The outstanding charge was a complaint which accused Rosario of disorderly conduct. It was resolved on June 19, 1991, at which time Rosario admitted to a number of facts and was sentenced to ten days at a house of correction. This sentence was to run concurrently with a two and one-half year suspended sentence imposed on one of the charges addressed in April, 1989. At the time Rosario received the ten-day sentence, his probation as to the other charge was revoked and he was ordered to serve the two and one-half year sentence.
[Note 3] The actual discussion, which took place with the assistance of an interpreter, as the defendant could not speak or read English, occurred as follows:
THE JUDGE: "Would you state your name, please, sir?'
THE DEFENDANT: "Erasmo Antulio Martinez."
THE JUDGE: "Did you listen to what Mr. Espinosa said to me?"
THE DEFENDANT: "Yes."
THE JUDGE: "And you discussed the matter with him of his representing you?"
THE DEFENDANT: "Yes."
THE JUDGE: "Based on what's been said Ú- you heard what the district attorney said. Did you listen to that, as well?"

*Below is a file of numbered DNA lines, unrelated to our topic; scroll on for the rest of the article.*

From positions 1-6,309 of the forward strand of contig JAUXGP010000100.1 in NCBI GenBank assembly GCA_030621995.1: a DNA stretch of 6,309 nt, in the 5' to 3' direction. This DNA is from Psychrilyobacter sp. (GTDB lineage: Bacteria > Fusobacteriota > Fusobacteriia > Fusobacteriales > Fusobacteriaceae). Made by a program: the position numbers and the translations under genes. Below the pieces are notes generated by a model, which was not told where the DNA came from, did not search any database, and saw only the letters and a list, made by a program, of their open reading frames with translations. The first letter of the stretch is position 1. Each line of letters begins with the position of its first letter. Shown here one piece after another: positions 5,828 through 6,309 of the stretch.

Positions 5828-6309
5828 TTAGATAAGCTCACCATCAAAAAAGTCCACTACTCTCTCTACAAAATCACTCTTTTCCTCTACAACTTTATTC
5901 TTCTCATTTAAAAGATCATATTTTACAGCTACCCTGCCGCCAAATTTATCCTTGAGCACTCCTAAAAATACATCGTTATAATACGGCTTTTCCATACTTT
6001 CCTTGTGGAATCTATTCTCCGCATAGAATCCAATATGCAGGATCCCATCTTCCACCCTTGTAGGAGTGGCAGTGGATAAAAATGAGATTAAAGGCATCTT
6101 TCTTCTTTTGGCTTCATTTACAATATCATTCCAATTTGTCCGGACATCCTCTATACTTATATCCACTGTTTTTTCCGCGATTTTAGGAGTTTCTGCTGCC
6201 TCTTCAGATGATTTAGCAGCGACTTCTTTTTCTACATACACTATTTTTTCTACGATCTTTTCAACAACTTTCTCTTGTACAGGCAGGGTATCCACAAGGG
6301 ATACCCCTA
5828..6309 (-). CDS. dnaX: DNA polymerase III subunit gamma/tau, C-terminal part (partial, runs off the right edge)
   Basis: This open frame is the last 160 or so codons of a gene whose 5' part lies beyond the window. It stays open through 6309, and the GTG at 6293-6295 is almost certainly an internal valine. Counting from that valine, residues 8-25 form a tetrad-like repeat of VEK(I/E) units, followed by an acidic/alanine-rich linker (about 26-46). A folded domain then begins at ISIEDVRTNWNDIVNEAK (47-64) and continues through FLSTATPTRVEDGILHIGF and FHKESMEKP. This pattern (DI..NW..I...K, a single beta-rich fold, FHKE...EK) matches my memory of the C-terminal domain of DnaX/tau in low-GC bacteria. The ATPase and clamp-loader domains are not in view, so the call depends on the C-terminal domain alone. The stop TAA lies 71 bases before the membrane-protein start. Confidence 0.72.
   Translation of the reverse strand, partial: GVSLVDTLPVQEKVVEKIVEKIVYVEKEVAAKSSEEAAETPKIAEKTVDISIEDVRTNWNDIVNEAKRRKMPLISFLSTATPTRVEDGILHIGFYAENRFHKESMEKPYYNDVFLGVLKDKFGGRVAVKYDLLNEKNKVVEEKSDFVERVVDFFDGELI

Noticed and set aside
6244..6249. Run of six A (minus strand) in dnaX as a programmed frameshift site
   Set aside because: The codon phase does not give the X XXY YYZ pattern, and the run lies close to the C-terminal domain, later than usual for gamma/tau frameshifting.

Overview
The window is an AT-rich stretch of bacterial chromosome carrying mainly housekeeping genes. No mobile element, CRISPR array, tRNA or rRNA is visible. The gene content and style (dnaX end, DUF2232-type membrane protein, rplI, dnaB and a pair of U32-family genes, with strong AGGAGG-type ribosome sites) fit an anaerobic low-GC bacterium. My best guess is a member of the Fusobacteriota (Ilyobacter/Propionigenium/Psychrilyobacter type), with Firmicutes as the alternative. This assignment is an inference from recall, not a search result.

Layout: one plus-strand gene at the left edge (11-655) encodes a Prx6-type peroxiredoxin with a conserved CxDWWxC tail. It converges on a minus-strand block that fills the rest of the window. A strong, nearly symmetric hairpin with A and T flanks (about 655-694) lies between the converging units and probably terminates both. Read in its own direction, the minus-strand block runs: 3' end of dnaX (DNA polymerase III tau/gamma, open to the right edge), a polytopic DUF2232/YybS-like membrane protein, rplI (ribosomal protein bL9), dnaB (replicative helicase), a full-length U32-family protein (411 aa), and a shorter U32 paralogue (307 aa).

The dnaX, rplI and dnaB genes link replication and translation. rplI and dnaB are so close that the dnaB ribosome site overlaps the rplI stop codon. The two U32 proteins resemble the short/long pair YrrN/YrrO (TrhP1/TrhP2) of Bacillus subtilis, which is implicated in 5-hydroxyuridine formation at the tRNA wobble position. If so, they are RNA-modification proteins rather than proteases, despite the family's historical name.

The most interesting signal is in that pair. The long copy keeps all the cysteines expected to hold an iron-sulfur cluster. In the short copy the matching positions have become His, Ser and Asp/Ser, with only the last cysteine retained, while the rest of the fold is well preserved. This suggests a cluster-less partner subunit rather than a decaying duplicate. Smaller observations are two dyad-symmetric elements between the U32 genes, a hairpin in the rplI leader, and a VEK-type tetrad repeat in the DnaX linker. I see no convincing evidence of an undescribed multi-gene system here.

THE DEFENDANT: "Yes."
THE JUDGE: "Do you wish Mr. Espinosa to represent you, in other words, to be your lawyer? Do you want him to continue being your lawyer?"
THE DEFENDANT: "Yes."
THE JUDGE: "All right. You may sit down."
[Note 4] By June, 1991, Espinosa had resigned from the bar due to charges of ethical misconduct he was facing, see infra note 5. There is no evidence that he actually represented Rosario when Rosario eventually pleaded guilty on the remaining charge. Espinosa was, however, under an obligation to represent Rosario on this matter in 1989, at the time of Martinez's trial.
[Note 5] Among other things, Espinosa faced charges that he had paid inmates referral fees to find clients for him. In an affidavit in which he admitted to misrepresenting the status of cases to clients, mishandling client funds, incurring substantial financial obligations, and failing to respond to requests by Bar Counsel, Espinosa resigned from the bar in December, 1990.
[Note 6] The Commonwealth accuses the defendant of engaging in speculation as to the existence of any financial interest in respect to Rosario at the time of the trial. While there is no evidence that Rosario owed Espinosa money for representation on the charge on which Rosario was yet to be sentenced, it is apparent that Espinosa had been representing Rosario on a number of matters over the past year, that this representation had not come to a clear conclusion.